Jeff, I suspect multi-box-multi-line interaction is not the same as locked candidates in Angus's solver, though I haven't used it. If the terminology matches that of Trebor's Sudoku Susser, then locked candidates are a simple naked subset. Multi-box-multi-line will not appear in a 9x9 because standard box-line interaction appears instead.

And nope, my example isn't from an actual puzzle, but is built in such a way that it's plausible.
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Postby Lummox JR » Wed Nov 23, 2005 7:04 pm

It occurred to me last night that there's another kind of constraint subset worth mentioning that I did not initially explore. In this kind you have N rows and columns, whose values do not overlap and all occur within N boxes. Observe:
Code: Select all
. . *|+ . .|* . .
* + .|+ * *|. * .
+ . +|. + .|. . .
-----------------
+ . +|. + +|. . .
. + .|. * .|. * .
. + *|+ . *|* * .
-----------------
* . *|. . *|. . .
. . *|. * .|. . .
. . .|. . .|. . .

Here the +'s represent the choices that are part of the pattern, and *'s represent all others. Columns 2 and 4, rows 3 and 4, have all of their possible values within boxes 1, 2, 4, and 5. Note also that these columns and rows do not have any choices available at their intersections, so we adhere to the no-overlap rule. By the logic of constraint subsets, all other choices in boxes 1, 2, 4, and 5 may be eliminated.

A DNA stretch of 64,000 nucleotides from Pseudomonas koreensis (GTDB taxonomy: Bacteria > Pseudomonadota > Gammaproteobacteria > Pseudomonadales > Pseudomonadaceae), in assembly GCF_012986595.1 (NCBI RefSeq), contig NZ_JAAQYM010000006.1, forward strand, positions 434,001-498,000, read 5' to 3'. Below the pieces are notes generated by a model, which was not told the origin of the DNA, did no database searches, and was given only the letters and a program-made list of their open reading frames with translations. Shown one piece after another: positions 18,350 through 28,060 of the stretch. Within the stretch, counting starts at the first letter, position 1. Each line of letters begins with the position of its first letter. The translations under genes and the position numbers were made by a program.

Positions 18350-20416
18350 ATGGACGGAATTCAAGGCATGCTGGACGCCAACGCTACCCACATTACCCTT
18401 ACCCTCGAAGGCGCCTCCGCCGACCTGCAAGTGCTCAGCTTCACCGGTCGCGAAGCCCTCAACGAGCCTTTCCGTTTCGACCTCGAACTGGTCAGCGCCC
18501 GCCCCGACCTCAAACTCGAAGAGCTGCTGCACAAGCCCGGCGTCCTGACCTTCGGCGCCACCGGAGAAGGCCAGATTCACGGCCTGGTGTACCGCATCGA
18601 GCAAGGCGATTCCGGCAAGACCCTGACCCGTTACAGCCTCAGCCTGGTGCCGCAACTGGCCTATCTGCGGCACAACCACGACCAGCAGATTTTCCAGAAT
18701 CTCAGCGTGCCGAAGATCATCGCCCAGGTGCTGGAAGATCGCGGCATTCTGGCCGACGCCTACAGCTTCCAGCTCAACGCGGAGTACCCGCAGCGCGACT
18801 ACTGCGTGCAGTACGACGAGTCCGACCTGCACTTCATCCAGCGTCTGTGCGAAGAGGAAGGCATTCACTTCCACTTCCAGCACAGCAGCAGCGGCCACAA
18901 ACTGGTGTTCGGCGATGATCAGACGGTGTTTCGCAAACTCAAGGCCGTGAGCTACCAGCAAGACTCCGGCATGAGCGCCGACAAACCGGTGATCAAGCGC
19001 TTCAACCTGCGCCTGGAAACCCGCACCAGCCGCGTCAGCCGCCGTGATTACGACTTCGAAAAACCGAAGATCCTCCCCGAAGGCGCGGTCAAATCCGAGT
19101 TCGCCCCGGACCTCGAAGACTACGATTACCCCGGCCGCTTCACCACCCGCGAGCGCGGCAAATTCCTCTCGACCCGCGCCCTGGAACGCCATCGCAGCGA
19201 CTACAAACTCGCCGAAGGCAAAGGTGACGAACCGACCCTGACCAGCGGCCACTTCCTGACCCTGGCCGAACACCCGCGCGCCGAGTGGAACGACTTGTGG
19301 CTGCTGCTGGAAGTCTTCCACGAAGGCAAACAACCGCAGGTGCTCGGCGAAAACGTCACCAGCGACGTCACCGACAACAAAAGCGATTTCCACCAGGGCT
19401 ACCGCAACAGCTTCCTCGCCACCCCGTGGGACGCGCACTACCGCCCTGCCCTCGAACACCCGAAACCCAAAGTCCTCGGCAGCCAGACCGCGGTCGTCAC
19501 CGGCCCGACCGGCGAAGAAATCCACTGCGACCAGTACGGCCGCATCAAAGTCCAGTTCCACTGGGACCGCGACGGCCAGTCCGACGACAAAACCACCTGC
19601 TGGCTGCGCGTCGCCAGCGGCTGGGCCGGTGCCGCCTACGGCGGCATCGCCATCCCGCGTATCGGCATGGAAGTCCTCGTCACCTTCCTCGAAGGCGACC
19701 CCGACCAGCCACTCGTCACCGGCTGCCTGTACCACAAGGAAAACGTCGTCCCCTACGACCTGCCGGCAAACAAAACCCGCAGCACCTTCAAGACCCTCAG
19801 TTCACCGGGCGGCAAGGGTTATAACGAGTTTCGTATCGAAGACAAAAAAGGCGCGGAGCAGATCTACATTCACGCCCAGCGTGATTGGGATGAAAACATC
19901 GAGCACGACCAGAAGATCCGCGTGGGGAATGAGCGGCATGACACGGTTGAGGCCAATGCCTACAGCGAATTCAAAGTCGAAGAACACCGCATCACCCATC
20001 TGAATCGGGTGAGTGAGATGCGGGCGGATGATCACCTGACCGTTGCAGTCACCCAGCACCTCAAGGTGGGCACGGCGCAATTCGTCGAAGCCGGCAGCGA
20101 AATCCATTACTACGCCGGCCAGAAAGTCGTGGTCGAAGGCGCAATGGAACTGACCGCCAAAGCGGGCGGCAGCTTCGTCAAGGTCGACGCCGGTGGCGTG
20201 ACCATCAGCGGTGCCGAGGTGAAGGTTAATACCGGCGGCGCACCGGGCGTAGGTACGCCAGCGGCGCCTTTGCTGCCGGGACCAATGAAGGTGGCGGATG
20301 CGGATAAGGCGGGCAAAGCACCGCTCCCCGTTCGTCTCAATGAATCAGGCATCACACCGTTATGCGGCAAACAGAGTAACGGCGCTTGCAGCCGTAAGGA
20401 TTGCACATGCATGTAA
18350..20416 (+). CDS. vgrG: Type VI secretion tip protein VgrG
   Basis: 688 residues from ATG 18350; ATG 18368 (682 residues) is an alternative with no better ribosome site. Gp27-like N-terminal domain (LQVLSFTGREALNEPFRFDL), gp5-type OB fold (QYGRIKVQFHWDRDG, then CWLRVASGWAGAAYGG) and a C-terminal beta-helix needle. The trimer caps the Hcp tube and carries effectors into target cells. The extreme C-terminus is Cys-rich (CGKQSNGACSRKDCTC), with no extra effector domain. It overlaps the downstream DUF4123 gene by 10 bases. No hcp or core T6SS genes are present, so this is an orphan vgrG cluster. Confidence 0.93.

To consider it in more depth: Picture what would happen if r2c1 was a valid choice. Suddenly box 1 has been accounted for. The four columns and rows must now have placements within only three boxes. This is a problem, however, because the fact that they don't overlap means that if you fill one of those columns or rows, you do not fill another. One of the columns or rows from the pattern must then have no choices at all, which is an inconsistency. r2c1, therefore, is not a valid choice. The same logic applies to all the other asterisked cells in those boxes.
Code: Select all
. . -|* . .|* . .
- * .|* - -|. * .
* . *|. * .|. . .
-----------------
* . *|. * *|. . .
. * .|. - .|. * .
. * -|* . -|* * .
-----------------
* . *|. . *|. . .
. . *|. * .|. . .
. . .|. . .|. . .
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Postby ronk » Wed Nov 23, 2005 8:42 pm

Lummox JR wrote:there's another kind of constraint subset [ed: where] you have N rows and columns, whose values do not overlap and all occur within N boxes.

Good find. That all looks valid to me ... somewhat like four variables and four independent equations in algebra.

I would be inclined to say N/2 rows and N/2 columns, making N=4 for your illustration ... a "constraint jellyfish" so to speak.
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Postby Nick70 » Wed Nov 23, 2005 8:47 pm

Interesting, this last one is the opposite of a similar pattern.